MediaTek’s most exciting next-gen chip is the upcoming 7nm Arm Cortex-A77 processor with integrated support for 5G wireless. But we probably won’t see devices powered by that chip until early next year.
The chip maker has another new processor on the way though — the MediaTek Helio P65 is an upcoming octa-core processor that features two Arm Cortex-A75 CPU cores and six Arm Cortex-A55 CPU cores.
It also packs a new neural processing unit that MediaTek offers twice the AI performance of its earlier chips. But in some ways the MediaTek Helio P65 seems like a downgrade from the older Helio P60.
For example, the new chip features Arm Mali-G52 graphcis rather than the higher-performance Mali-G72 GPU. So 3D graphcis performance likely won’t be as good.
And while the Helio P60 sported less-powerful Arm Cortex-A73 and Cortex-A53 CPU cores, it had four of each (instead of 2 and 6), so you can probably expect better single-core performance from the new Helio P65, but lower multi-core performance, depending on the tasks.
The Helio P65 also lacks support for dual-channel memory and UFS storage, both of which are present in the Helio P60 and Helio P70.
All of which is to say… I doubt that MediaTek expects this chip to replace its predecessors. Instead it’s likely to help round out the company’s lineup of chips for mid-range smartphones.
via GSM Arena
mali g52 is 30% more powerful than adreno 618 found in snapdragon 730. i just heard that. for multitasking and gaming its a beast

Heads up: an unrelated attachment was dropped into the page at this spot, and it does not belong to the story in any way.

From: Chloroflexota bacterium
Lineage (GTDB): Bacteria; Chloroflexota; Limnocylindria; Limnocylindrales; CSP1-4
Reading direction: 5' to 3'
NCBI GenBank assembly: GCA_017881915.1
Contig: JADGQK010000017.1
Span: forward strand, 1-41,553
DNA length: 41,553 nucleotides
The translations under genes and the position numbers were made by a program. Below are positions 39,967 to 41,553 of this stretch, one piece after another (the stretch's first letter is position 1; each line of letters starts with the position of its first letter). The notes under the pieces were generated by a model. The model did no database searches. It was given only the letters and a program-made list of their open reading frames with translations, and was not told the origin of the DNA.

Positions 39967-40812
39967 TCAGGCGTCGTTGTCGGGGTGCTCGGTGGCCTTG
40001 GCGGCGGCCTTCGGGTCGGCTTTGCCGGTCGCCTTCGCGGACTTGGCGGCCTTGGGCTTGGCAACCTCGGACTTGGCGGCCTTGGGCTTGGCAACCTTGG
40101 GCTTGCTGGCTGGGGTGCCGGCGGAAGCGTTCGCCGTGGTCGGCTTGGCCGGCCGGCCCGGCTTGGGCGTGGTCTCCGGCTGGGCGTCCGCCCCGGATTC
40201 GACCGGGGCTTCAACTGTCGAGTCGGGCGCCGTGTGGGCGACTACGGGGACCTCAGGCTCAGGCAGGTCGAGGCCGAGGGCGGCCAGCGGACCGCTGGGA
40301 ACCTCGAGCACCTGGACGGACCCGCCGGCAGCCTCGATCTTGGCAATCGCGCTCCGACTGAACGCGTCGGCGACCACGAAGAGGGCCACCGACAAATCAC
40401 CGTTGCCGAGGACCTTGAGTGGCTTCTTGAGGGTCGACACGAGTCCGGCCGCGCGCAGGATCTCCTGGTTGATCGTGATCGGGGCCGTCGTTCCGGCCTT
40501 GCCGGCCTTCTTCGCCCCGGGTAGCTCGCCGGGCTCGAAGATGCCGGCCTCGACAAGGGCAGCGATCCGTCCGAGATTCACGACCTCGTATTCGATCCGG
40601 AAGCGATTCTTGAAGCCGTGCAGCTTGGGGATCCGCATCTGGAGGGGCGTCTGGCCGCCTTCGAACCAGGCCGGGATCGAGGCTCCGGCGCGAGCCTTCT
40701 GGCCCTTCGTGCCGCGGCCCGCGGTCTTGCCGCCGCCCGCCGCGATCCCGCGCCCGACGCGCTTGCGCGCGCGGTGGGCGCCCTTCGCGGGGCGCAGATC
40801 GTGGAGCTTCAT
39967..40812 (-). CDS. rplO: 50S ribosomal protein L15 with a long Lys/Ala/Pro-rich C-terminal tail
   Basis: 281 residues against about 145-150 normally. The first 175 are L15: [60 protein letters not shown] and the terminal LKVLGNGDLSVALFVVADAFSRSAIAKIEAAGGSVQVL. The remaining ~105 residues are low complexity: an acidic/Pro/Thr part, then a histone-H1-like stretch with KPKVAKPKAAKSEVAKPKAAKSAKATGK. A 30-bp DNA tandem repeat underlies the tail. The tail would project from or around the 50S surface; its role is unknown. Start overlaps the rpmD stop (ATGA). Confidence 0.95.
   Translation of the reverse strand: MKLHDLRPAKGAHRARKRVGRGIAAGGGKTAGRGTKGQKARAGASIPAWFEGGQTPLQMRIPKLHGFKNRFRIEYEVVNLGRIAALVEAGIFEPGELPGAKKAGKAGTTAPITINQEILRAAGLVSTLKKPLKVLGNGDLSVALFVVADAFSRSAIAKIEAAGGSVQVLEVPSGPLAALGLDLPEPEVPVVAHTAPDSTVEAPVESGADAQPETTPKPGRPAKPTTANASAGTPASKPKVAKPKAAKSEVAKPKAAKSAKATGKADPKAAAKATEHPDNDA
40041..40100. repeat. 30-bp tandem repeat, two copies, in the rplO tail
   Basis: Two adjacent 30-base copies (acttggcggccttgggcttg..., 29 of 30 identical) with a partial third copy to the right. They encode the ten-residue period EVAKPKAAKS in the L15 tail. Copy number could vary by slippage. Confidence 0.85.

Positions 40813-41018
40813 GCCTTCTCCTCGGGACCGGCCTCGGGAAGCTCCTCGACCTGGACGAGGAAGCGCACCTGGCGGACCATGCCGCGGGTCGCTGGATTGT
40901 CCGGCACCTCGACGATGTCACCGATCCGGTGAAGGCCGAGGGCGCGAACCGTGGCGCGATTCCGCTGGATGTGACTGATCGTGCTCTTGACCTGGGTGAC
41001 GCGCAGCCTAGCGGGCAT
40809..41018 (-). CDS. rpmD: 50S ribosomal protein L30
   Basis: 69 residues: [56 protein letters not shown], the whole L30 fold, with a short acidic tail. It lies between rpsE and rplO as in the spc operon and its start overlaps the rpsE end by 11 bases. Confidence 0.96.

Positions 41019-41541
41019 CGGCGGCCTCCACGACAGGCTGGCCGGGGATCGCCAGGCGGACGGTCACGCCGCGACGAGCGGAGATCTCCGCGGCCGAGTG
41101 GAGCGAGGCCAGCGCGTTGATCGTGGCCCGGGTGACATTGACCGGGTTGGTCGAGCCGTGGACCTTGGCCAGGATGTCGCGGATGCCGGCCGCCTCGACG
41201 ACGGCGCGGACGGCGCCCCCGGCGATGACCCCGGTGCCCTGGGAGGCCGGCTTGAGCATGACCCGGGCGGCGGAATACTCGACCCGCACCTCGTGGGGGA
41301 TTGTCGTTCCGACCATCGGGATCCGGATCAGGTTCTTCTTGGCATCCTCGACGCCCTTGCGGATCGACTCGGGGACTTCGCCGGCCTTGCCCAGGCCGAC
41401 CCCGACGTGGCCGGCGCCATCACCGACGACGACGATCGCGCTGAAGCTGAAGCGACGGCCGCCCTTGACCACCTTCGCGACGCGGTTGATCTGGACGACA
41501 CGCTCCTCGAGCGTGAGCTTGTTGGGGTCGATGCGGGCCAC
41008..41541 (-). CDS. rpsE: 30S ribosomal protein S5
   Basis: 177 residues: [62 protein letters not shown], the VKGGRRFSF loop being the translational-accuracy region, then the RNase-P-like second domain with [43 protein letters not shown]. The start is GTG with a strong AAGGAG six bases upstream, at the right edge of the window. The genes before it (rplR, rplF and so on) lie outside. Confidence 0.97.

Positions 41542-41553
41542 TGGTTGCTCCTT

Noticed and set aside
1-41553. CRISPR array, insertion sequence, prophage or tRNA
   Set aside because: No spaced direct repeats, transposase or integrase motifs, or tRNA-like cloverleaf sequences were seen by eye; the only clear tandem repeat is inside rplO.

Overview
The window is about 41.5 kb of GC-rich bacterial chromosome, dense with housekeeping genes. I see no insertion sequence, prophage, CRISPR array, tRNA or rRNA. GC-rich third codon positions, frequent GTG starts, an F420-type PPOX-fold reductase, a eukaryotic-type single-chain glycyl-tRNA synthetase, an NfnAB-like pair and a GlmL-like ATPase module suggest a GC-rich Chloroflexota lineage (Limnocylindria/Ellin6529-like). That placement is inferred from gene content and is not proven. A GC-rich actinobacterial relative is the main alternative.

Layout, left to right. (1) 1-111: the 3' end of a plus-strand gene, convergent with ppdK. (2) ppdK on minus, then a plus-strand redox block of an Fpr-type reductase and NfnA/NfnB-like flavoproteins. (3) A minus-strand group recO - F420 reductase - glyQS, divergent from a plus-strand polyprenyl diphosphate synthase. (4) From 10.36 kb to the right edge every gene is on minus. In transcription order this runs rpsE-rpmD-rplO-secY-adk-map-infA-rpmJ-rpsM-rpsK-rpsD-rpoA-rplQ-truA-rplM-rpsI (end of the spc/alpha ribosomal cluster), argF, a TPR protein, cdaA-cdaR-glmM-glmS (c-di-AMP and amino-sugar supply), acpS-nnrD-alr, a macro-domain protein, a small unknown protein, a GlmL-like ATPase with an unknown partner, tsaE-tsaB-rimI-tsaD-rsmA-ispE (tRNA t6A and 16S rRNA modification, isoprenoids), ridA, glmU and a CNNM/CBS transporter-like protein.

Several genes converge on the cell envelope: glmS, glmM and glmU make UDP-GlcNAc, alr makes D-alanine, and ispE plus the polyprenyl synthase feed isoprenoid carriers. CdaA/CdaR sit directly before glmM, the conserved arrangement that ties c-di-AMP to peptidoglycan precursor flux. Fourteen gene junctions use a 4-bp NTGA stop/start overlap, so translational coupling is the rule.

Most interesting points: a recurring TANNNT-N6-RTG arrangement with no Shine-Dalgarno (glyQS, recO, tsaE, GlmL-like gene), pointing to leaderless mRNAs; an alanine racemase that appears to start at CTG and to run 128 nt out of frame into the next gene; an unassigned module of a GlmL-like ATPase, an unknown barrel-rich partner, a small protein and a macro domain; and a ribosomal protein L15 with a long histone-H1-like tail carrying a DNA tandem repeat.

Multi-thread performance is one thing, real-life multi-process performance is another. The new Cortexes, starting with the A75 and the A55, make it possible to run both the big and the little cores at the same time, whereas the A73/A53 have an exclusive operation. So when a heavy task starts, the two A76 will be activated while the A55 will still run other, background tasks and less heavy threads.
My understanding is that such a thing has been possible for several years. I remember Heterogeneous Multi Processing(HMP) was planned but broken on the old Exynos 5410, but worked correctly on the 5420. As I recall, what the A75/A55 products allowed was more flexibility in core layout, no longer being limited to banks of two or four CPU cores. This means we can see SoCs with odd layouts like five small and three large cores, in theory.
You’re exactly correct.
A Cortex A73 and Cortex A53 are the slower counterparts to say Cortex A76 and Cortex A55. But a 4+4 slow soc can/will still beat out a 2+6 fast soc because of the big discrepancy between the Big Cores vs Small Cores. And the Helio P65 is going to have a decent A75/A55 but far from the best implementation. And because of this reason, we can safely say it will be slightly slower than the old Helio P60.
But for one thing, it will be more efficient.
The only thing better would be to use a future 1+7 setup with an overclocked Cortex A78 and underclocked Cortex A58 on a Samsung 5nm lithography, that could maintain performance whilst stretching efficiency far.
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